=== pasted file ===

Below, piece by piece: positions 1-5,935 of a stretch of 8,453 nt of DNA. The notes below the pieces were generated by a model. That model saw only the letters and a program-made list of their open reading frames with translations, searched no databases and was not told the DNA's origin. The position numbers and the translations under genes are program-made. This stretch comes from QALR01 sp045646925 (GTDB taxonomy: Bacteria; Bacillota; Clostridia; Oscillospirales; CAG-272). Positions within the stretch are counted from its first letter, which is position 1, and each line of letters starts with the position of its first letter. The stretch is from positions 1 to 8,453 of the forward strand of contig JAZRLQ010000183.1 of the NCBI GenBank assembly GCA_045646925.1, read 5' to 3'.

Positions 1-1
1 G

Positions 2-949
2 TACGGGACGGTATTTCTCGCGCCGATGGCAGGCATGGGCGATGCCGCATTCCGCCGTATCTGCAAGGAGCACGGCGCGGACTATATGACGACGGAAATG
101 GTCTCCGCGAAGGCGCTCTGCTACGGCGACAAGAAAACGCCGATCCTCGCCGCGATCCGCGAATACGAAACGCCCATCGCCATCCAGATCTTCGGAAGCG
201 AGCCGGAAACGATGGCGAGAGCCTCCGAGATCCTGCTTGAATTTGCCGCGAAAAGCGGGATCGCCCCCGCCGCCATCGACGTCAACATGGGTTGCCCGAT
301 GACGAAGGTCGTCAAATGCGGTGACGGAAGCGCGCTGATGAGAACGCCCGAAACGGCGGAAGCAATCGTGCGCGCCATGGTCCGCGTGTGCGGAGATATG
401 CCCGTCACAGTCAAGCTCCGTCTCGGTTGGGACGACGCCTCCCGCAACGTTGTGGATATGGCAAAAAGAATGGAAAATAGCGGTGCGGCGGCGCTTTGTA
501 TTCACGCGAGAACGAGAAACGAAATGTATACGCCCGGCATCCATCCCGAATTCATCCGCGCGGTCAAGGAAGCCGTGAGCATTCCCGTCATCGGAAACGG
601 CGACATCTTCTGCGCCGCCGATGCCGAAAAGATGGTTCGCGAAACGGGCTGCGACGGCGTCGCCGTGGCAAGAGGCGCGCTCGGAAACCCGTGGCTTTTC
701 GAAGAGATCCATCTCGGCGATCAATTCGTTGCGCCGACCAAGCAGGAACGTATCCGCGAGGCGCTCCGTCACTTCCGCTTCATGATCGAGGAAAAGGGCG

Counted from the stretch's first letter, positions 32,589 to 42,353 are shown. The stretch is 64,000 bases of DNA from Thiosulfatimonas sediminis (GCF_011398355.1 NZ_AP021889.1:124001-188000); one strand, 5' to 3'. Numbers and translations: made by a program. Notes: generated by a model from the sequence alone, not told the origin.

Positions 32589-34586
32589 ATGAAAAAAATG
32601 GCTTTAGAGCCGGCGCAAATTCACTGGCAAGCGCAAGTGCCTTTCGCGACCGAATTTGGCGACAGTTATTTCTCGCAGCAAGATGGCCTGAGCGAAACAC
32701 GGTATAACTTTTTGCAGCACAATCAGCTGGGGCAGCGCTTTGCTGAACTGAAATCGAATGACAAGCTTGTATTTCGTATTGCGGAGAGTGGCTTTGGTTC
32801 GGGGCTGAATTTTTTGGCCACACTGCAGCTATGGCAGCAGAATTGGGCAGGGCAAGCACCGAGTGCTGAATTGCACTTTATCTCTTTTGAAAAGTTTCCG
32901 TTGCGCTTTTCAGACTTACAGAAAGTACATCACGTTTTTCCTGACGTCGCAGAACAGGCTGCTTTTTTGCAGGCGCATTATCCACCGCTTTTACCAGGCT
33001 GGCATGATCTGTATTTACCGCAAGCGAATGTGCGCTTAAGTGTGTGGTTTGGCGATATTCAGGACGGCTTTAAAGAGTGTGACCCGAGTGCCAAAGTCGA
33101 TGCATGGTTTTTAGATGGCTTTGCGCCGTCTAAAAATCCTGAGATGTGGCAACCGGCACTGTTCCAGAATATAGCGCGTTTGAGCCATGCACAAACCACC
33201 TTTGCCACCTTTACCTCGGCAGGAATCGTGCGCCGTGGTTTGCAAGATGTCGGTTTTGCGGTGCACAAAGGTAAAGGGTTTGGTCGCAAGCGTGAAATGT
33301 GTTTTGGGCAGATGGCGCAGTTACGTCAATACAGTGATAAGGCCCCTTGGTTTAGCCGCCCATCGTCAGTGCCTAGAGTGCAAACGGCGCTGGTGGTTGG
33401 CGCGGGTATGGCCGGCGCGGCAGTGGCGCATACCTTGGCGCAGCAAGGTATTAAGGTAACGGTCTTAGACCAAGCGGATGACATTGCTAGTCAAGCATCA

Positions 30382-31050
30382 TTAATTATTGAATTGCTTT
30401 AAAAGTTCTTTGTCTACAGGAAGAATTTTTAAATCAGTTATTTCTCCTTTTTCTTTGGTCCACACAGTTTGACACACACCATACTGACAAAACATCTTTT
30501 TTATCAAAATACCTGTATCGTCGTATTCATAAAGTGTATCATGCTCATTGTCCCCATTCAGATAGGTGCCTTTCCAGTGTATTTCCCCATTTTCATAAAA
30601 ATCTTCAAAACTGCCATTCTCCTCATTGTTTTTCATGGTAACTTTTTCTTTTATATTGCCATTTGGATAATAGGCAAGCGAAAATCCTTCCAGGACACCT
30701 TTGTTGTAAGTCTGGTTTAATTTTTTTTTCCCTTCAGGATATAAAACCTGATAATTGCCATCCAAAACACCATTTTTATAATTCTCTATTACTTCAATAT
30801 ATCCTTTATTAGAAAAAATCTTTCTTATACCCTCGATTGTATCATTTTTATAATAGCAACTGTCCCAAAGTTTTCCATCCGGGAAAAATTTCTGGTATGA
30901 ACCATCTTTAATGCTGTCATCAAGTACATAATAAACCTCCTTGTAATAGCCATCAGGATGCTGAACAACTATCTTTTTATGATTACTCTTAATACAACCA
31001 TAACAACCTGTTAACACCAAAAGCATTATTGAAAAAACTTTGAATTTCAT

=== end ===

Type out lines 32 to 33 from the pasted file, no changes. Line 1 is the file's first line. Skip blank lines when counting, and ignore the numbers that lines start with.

30901 ACCATCTTTAATGCTGTCATCAAGTACATAATAAACCTCCTTGTAATAGCCATCAGGATGCTGAACAACTATCTTTTTATGATTACTCTTAATACAACCA
31001 TAACAACCTGTTAACACCAAAAGCATTATTGAAAAAACTTTGAATTTCAT